Lesson 1: Don't underestimate how much crap you need to take with you in a caravan especially for a 6 month trip in a variety of climates. Also don't underestimate how long it takes to decant all said crap into caravan on the first day of your trip.
Our first stop was Birmingham, a 3 hour trip down mainly motorways which was a relief given that we had neither towed a caravan before or pitched at a campsite.
We arrived at Chapel Lane caravan site around 5.30 so it was pitch black, luckily being January the UK sites are generally very quiet for winter. In fact the real challenge is finding camping sites that are still open in the winter months. Chapel Lane was a lovely site and one I would re-visit in the future, it was very clean, the toilet/shower block was warm and the pitches were easy to navigate (all things we have come to appreciate on our tour de campsite).
|First view of Chapel Lane through our window|
Here's an interesting tip for newbie caravanners - reversing a caravan into a pitch in the dark is neither easy nor fun, I don't recommend it!
Once done though, the real pleasure of the caravan is getting it all snug and cosy. The kids had a fixed bunk bed each complete with microwaveable bed warmer and loved having their own sectioned off 'room' with their toy boxes rammed into the under seat storage. The hubby and I actually enjoyed having a relax on the sofas before making up the double bed and making tea in the caravan, although challenging, isn't quite so bad with oven pizzas!
|Bella certainly found it cosy|
The worst bit about caravanning? The cold hop over to the shower block in the morning and the taking down of all the bits and pieces
- unhook electric
- empty waste water
- empty bins
- empty aquaroll
- empty toilet (obviously hubby's job)
- hook back up to the car#
Our next stop was Wareham Forest, a much bigger setup than Birmingham, Wareham Forest has a lovely setting with lots of trees and a big play park for the kids, it also has a pool for the summer. The shower blocks were reasonable although not quite as well kept as the Birmingham ones which had provided quite a high bar for the other sites to reach.
As we were leaving before 7am the next morning (barriers tend to be locked between certain hours to maintain security and noise levels) we had to stay in the late arrivals pitch but it was a great spot with plenty of room to reverse the caravan in. Again we made the mistake of arriving in the dark having being delayed taking a ridiculous route suggested by Google maps over a single lane narrow toll bridge and then up an incline of stupid proportions for a car towing a 6 berth caravan; so that elevated the stress levels slightly for both myself and the car's clutch.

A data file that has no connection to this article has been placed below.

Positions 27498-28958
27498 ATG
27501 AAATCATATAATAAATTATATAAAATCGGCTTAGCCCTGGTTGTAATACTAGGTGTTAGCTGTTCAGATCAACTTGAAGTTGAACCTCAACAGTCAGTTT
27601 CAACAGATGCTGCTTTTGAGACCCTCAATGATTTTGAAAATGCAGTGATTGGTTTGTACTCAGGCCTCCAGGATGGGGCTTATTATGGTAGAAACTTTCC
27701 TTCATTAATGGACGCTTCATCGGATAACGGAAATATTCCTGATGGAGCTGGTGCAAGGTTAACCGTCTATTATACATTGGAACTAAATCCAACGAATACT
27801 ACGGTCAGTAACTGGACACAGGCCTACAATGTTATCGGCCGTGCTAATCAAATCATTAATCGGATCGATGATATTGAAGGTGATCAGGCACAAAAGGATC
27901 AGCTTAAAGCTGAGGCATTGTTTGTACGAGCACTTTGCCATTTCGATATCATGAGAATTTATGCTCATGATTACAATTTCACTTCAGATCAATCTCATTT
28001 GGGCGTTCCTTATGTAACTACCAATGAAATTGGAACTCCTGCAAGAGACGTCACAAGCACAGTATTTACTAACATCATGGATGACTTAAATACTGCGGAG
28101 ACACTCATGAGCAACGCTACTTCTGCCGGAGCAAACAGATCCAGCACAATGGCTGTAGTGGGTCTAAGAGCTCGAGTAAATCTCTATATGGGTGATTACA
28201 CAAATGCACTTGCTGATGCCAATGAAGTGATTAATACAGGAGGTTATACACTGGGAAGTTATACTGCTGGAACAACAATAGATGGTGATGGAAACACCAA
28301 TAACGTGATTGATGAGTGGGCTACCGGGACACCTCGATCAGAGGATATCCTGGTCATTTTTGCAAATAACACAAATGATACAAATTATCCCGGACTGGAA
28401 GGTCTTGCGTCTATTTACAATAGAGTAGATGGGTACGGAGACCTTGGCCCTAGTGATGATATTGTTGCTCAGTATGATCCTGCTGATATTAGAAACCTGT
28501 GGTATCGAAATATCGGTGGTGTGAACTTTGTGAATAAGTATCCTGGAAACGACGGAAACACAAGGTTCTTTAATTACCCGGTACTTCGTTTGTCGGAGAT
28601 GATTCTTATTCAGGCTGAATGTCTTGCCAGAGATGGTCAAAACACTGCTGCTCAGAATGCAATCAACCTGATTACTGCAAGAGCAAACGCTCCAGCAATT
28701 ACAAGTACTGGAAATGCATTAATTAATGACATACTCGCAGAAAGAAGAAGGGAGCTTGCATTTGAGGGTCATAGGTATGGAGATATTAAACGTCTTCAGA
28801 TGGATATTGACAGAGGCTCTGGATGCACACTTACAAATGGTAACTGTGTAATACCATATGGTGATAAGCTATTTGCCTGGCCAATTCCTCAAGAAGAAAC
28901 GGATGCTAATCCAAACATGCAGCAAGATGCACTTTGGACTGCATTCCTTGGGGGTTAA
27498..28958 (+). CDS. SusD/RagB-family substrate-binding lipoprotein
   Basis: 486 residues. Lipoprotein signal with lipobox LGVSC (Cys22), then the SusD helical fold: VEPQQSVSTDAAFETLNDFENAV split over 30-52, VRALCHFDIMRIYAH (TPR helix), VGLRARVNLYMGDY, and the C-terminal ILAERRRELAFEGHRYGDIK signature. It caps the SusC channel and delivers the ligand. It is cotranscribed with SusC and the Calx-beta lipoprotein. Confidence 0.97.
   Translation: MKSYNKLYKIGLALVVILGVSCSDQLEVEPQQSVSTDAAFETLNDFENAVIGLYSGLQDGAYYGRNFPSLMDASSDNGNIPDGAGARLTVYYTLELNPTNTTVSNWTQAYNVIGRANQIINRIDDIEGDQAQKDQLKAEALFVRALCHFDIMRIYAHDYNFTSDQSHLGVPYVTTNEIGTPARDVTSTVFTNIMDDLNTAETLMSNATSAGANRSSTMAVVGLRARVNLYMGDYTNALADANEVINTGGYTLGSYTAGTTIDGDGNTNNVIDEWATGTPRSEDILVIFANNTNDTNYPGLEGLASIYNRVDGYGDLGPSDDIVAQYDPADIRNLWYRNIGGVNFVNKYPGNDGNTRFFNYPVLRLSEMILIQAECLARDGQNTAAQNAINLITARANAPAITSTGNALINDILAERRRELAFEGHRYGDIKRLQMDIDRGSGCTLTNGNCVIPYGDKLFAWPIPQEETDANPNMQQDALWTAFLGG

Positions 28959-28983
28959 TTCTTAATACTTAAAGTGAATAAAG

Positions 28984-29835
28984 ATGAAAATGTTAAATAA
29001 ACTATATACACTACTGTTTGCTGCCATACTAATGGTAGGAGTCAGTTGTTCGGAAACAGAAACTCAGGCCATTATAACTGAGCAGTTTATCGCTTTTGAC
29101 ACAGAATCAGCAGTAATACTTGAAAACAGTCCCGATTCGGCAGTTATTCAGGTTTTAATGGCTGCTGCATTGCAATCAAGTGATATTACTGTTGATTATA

An early start the next morning meant no one fancied showers so we just headed the 30 min drive to the port.
As we had dogs we had to be at Portsmouth port an hour before departure rather than the usual 30 mins but I was pleasantly surprised at how easy and laid back way it is to travel. I enjoyed it so much more than I anticipated and would certainly recommend it as a good way to get across to the continent (unless you are a terrible sea sickness sufferer of course!).
Dogs all settled in the car for the trip (4.5 hours) we got to the important task of breakfast and it was lovely sat watching the dock slip away with the sun shimmering on the sea. Yes I'm painting a romantic image and I'm sure I'd be less complimentary had we not been so lucky with such a sunny and still day but we certainly got a good deal for our trip.
|Enjoying breakfast with the sun rising|
Lesson 2: If suffering from nausea at sea don't stay on the edges of the boat head for the middle. Even better if it's a sunny day go and lie in the foetal position with your kids rucksack as a pillow on the sun deck, preferably next to the warm air vents, with every piece of warm clothing you have on you. Try and sleep until you basically are so numb from the cold hard ground that the nausea goes away, (well it was either that or I just found my sea legs at last! )
Sea sickness aside though the journey on the ferry was very relaxed, the kids got to watch Trolls in the children's play room with some lunch and again being low season it was very quiet.
Disembarking on the other side in the sunshine was lovely, a good few degrees warmer and there we had it welcome to France, or Caen to be exact. Let the driving begin!